At the Seismological Society of America’s annual conference held in early May 2014, several studies examined whether there is a correlation between the injection of wastewater into disposal wells and seismic activity.
In an abstract entitled “Potential Case of Induced Seismicity from A Water Disposal Well in South-Central Oklahoma,” the researcher found that a swarm of earthquakes in Love County, Oklahoma beginning on September 17, 2013, were occurring at shallow depths consistent with the injection depths of a near-by injection disposal well.
However, because this area had seen similar shallow earthquakes in the past, the researcher could not address whether the earthquake swarm was caused by fluid injection or simply an “unlikely coincidence.”
In another presentation, seismologists at the US Geological Survey indicated that, while the total volume of wastewater injected into a disposal can be a factor in a seismic episode, another important factor “is the presence of high-permeability fluid pathways that can channel the injection effects on pore pressure from the target aquifer into a fault zone, especially a fault that is well oriented for slip in the ambient stress field.” Often, these faults are only revealed after the seismic incident. “The available data corroborate the notion that the likelihood of induced earthquakes large enough to be felt is largely independent of injection rate.”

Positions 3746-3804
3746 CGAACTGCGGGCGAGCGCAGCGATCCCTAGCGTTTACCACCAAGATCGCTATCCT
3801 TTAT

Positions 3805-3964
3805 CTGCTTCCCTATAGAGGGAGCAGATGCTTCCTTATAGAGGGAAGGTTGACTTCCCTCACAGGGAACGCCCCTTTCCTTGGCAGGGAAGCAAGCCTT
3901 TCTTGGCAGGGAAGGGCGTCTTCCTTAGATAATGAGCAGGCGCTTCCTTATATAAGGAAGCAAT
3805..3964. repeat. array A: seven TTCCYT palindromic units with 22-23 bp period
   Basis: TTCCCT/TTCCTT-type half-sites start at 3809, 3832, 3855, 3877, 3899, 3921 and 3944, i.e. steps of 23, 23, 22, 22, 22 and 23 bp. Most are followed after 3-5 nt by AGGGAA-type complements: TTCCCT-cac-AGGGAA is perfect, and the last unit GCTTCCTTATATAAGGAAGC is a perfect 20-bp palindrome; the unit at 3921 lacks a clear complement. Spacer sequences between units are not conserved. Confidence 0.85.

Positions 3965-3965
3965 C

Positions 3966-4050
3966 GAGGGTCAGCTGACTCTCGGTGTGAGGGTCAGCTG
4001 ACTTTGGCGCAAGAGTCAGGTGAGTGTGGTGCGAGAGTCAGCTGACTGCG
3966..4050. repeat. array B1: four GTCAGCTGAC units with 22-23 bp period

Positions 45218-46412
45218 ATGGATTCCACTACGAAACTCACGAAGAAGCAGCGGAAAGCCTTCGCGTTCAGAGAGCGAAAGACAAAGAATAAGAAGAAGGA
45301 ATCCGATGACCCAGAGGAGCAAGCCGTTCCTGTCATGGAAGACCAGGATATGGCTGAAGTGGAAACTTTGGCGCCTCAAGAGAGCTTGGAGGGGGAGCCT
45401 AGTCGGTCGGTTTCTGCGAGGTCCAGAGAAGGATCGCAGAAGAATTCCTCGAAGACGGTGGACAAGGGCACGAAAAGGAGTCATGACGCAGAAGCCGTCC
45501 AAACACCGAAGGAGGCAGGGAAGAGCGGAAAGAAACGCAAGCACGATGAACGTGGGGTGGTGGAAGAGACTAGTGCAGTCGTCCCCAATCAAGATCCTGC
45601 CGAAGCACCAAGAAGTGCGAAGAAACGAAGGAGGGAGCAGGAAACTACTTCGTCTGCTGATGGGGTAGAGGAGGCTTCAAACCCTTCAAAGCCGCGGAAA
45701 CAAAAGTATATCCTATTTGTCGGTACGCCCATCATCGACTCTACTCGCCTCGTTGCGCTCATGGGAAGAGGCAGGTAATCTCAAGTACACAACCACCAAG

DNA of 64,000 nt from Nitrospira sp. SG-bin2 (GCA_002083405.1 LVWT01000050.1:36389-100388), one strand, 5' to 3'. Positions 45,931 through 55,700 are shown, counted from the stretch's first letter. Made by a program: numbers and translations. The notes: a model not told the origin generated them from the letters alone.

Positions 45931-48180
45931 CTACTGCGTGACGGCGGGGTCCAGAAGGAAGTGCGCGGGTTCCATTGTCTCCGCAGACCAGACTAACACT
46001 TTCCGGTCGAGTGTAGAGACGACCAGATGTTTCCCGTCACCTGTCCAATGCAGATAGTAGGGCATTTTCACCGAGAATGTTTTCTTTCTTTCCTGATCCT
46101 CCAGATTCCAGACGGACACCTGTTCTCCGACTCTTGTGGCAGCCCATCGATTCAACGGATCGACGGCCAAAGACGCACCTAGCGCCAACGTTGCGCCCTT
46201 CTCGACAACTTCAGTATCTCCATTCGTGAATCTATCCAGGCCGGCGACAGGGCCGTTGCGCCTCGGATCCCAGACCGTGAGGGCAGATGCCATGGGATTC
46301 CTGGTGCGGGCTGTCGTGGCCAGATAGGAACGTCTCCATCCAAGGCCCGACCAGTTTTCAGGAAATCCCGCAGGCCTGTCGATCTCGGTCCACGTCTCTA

It should be noted that previously, a representative of the Oklahoma Corporation Commission, who was reviewing the relationship between certain earthquakes and injections wells, stated that there was not enough evidence to say that the seismic events were caused by injection of oil and gas waste and urged everyone to keep an “open mind” regarding the cause of the earthquakes.
Also the causal connection between hydraulic fracturing and earthquakes continues to be unresolved – studies and experts have produced research and opinion on both sides of the issue. Oklahoma state geologist G. Randy Keller called the claims “a rush to judgment,” while Interior Department Deputy Secretary David Hayes said his teams have found “no evidence to suggest that hydraulic fracturing itself” is the cause of earthquakes.
For additional information, please see “Injection Wells and Their Possible Link to Seismic Activity” and “What’s Shaking? Induced Seismicity.”
This post was written by Barclay Nicholson (firstname.lastname@example.org or 713.651.3662) from Norton Rose Fulbright’s Energy Practice Group.